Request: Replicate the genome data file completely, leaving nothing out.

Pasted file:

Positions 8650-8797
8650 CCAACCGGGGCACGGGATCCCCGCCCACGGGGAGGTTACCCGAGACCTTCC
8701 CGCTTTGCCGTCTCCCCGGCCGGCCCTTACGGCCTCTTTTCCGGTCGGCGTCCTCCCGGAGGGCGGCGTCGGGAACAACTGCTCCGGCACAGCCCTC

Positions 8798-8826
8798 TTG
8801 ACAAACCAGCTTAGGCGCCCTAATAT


Positions 8650-8797
8650 CCAACCGGGGCACGGGATCCCCGCCCACGGGGAGGTTACCCGAGACCTTCC
8701 CGCTTTGCCGTCTCCCCGGCCGGCCCTTACGGCCTCTTTTCCGGTCGGCGTCCTCCCGGAGGGCGGCGTCGGGAACAACTGCTCCGGCACAGCCCTC

Positions 8798-8826
8798 TTG
8801 ACAAACCAGCTTAGGCGCCCTAATAT